You can also get access to an object that represents a map between field names and the lists of values used for each field name in this predicate:

    /* Output the map between field names and their values */
    console.log('field names to values: ' + predicate.fieldsAndValues());
    /* Prints: { hostname: [ 'spike' ], latency: [ 300 ] } */

    You can also print a C-syntax expression for this predicate, which you can actually plug directly into a C-like language (like JavaScript) to evaluate it:

    /* Print a DTrace-like representation of the predicate. */
    console.log('DTrace format: ', predicate.toCStyleString());
    /* Prints "(hostname == "spike") || (latency > 300)" */

    You can also print a LDAP search filter that represents this predicate:

    /* Print a LDAP search filter that represents the predicate */
    console.log('LDAP search filter: ', predicate.toLDAPFilterString());
    /* Prints "(|(hostname=spike)(latency>300))" */

    Please note however that without knowing the LDAP object schema, it is not possible to generate a filter that matches all objects. As a result, trivial predicates cannot be serialized as LDAP search filters:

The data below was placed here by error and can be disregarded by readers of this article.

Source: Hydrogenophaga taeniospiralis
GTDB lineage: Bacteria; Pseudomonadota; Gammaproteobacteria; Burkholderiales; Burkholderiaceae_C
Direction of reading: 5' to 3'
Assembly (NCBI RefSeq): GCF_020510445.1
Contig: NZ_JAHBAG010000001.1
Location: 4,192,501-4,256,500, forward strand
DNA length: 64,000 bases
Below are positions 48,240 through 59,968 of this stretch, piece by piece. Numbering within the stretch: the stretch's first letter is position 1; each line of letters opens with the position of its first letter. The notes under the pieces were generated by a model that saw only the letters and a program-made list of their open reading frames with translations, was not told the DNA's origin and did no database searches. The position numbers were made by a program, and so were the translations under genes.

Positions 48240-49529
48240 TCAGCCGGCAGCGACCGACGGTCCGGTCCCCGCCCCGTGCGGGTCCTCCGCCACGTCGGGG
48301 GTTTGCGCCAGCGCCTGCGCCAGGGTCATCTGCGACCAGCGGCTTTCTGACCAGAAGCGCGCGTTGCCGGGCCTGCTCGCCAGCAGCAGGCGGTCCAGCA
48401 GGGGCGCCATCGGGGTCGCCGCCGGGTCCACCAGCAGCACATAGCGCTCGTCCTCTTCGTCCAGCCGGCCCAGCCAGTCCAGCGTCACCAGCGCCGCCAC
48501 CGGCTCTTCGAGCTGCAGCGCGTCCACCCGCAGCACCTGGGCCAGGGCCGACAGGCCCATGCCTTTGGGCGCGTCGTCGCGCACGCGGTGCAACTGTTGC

var pred = krill.createPredicate({});
    pred.toLDAPSearchFilter();
    /* Throws the following error:
    Error: Cannot serialize empty predicate to LDAP search filter
    */

    The recommended way to handle this case is to check if the predicate is trivial before calling toLDAPSearchFilter:

    var pred = krill.createPredicate({});
    var ldapSearchFilter;
    if (!pred.trivial()) {
        ldapSearchFilter = pred.toLDAPFilterString();
    } else {
        /*
         * This example assumes that when the predicate is trivial, the intention